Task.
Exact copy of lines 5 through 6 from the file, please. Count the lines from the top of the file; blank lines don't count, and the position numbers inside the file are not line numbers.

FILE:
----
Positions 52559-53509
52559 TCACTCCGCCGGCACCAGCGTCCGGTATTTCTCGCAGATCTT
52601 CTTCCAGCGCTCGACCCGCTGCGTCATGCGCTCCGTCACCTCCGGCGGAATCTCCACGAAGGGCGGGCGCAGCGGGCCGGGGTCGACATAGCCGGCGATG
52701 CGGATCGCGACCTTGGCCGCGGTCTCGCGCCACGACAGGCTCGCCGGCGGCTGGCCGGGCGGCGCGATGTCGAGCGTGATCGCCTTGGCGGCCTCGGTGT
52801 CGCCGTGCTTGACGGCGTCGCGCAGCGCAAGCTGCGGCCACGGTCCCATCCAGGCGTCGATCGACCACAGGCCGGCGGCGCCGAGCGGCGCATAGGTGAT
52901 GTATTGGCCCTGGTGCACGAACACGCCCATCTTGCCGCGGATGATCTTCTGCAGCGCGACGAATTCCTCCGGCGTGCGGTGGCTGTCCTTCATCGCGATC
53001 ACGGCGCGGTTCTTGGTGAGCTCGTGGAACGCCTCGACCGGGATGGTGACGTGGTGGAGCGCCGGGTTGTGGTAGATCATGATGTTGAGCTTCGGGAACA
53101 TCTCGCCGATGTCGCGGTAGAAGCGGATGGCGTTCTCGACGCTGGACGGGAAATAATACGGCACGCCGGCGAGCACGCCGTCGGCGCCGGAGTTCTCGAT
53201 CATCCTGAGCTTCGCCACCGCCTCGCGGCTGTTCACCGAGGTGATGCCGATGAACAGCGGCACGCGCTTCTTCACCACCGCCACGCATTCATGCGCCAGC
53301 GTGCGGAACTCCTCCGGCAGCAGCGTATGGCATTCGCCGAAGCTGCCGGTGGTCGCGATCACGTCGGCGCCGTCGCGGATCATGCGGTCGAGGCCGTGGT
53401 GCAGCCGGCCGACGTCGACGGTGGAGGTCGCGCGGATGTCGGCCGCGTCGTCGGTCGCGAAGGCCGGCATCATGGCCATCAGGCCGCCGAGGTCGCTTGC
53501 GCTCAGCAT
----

52801 CGCCGTGCTTGACGGCGTCGCGCAGCGCAAGCTGCGGCCACGGTCCCATCCAGGCGTCGATCGACCACAGGCCGGCGGCGCCGAGCGGCGCATAGGTGAT
52901 GTATTGGCCCTGGTGCACGAACACGCCCATCTTGCCGCGGATGATCTTCTGCAGCGCGACGAATTCCTCCGGCGTGCGGTGGCTGTCCTTCATCGCGATC